Stunts: Garry Brown, Cindy Goldhawk, Ed Hellier, Steve Pernie

Costume Design: Eva Gord

Costumes and wardrobes: Jocelyne Borys, Sara Schilt

Casting: Craig Campobasso, Lucinda Sill

Music: Paul Zaza

 

Productions: Brightstar Films, International Video Entertainment (IVE), Shapiro-Glickenhaus Entertainment

Year of production: 1988

Country: Kanada

Language: Englisch

Dubbing: German

 

Length: 92 Min

Rating: FSK 16

Aspect Ratio: 1.85 : 1

Sound: Dolby Stereo

Resolution: HD

More Titles:

French: Manipulations

Spanish: El cerebro

Portuguese: O Cérebro

Russian: Мозг

Start Canada: 04.11.1988

Mediabook-Start Germany: 23.08.2019

VoD-Start Germany: 23.08.2019

About Tom Bresnahan:

Tom Bresnahan comes from New York, where he was born on 3 October 1965. The grand-nephew of baseball player Roger Bresnahan began his film career in 1986 in the fifth season of the popular TV series “Family Ties“. Until 1987 he appeared three more times in front of the TV cameras, until 1987 in Phil A. Robinson’s romantic comedy “Casanova Junior” received its first feature film supporting role.

After further television roles in “21 Jump Street” (1987) and “Disney-Land” (1987 – 1988) he took over his first two leading roles in 1988: In “Twice Dead” he inherited a haunted house as Scott Cates and had to assert himself against a local street gang and in Ed Hunt’s sci-fi horror trash “The Brain” he fought alongside Cynthia Preston against a nasty alien and a crazy TV guru. From then on Bresnahan slipped again and again into smaller film roles in more or less successful movies and never completely disappeared even as a TV actor, even though he was not granted a big breakthrough so far, the last time he was seen was in “Charlotta-TS” 2010.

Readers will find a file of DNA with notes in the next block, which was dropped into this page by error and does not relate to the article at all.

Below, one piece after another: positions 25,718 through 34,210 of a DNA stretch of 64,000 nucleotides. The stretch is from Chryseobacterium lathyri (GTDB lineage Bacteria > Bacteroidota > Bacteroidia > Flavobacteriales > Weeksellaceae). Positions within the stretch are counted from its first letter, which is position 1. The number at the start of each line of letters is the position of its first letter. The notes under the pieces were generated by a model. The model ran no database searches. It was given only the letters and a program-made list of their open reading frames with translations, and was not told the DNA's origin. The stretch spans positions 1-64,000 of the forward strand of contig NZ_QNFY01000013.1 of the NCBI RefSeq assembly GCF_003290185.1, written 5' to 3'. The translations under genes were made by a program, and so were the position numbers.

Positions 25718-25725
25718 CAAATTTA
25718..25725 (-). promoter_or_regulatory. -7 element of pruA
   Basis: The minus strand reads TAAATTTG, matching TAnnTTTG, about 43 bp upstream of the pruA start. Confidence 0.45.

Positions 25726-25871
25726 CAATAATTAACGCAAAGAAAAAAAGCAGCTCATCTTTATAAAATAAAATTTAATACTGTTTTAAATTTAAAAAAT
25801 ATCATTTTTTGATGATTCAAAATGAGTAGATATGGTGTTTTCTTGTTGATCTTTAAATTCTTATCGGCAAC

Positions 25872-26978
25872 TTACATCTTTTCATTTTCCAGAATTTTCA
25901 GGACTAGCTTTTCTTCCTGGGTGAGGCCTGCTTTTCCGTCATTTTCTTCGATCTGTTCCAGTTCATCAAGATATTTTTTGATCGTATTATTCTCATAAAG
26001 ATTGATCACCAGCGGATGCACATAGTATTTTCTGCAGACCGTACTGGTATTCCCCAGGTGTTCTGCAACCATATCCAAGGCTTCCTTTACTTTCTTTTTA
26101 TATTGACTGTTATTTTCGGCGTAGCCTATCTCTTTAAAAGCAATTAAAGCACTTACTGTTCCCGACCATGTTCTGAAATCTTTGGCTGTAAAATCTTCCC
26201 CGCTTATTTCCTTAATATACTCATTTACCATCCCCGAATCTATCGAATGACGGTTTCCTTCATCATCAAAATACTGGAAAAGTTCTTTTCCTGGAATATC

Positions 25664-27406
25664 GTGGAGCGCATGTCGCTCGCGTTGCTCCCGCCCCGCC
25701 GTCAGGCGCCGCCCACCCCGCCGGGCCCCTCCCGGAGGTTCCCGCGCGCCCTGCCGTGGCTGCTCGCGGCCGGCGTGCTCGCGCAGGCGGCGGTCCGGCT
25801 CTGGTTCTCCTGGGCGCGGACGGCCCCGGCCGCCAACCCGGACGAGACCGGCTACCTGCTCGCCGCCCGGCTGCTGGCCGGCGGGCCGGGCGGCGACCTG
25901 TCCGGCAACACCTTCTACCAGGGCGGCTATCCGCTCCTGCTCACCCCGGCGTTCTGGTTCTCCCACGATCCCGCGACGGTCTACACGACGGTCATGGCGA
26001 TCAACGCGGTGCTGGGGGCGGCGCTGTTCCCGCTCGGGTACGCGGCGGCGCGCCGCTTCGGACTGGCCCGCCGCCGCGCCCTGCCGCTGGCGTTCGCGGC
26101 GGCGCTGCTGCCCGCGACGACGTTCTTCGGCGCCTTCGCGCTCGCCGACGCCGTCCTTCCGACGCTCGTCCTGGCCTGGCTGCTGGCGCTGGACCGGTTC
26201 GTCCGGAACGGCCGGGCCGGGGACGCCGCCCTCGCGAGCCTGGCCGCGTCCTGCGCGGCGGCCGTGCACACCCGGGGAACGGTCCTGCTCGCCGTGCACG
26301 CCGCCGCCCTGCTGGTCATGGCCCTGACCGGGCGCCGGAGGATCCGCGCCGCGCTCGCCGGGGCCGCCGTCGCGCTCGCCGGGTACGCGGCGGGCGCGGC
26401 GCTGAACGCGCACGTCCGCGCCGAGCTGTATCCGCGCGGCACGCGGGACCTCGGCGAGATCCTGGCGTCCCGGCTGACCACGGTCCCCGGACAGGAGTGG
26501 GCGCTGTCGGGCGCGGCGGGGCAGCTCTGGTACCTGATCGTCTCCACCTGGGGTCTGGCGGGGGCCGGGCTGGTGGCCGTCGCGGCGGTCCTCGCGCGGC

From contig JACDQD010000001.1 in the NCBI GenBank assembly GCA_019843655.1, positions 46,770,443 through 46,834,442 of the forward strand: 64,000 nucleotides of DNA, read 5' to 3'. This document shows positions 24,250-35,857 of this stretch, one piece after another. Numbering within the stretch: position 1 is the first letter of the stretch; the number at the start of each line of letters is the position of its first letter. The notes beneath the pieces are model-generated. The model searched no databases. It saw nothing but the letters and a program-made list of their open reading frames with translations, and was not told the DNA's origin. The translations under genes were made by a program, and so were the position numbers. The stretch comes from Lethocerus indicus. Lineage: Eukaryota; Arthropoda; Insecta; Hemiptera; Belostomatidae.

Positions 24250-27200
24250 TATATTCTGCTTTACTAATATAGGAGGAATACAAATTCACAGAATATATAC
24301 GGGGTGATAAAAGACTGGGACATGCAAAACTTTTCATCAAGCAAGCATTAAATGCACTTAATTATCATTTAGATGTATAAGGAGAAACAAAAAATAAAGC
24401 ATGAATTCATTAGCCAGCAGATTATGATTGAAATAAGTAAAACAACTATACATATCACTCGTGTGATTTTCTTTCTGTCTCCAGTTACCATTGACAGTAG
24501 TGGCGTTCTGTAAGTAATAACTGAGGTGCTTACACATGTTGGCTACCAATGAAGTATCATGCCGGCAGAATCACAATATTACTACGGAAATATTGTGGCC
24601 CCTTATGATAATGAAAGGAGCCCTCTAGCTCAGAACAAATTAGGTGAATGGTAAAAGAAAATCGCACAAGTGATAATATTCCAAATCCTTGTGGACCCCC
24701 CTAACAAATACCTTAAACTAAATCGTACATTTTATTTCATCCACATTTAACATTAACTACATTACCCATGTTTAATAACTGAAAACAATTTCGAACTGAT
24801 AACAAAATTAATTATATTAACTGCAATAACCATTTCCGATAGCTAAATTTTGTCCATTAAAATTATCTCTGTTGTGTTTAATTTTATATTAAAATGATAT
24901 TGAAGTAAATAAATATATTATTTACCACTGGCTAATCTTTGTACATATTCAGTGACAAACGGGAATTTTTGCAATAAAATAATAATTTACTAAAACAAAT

About David Gale:

The face of British actor David Quentin Gale is of course known to horror and lovecraft fans from the 1985 and 1989 “Re-Animator” films. Born in London on October 2, 1936, Gale appeared for the first time in 1971 in the drama “A Weekend with Strangers” and shortly afterwards received his first TV roles, whereupon he was repeatedly seen in soap operas from the mid-1970s into the 1980s. He became known to a wider US audience through the drama series “Search for Tomorrow“, where he slipped into the role of Rusty Sentell, Sr. from 1982 to 1983.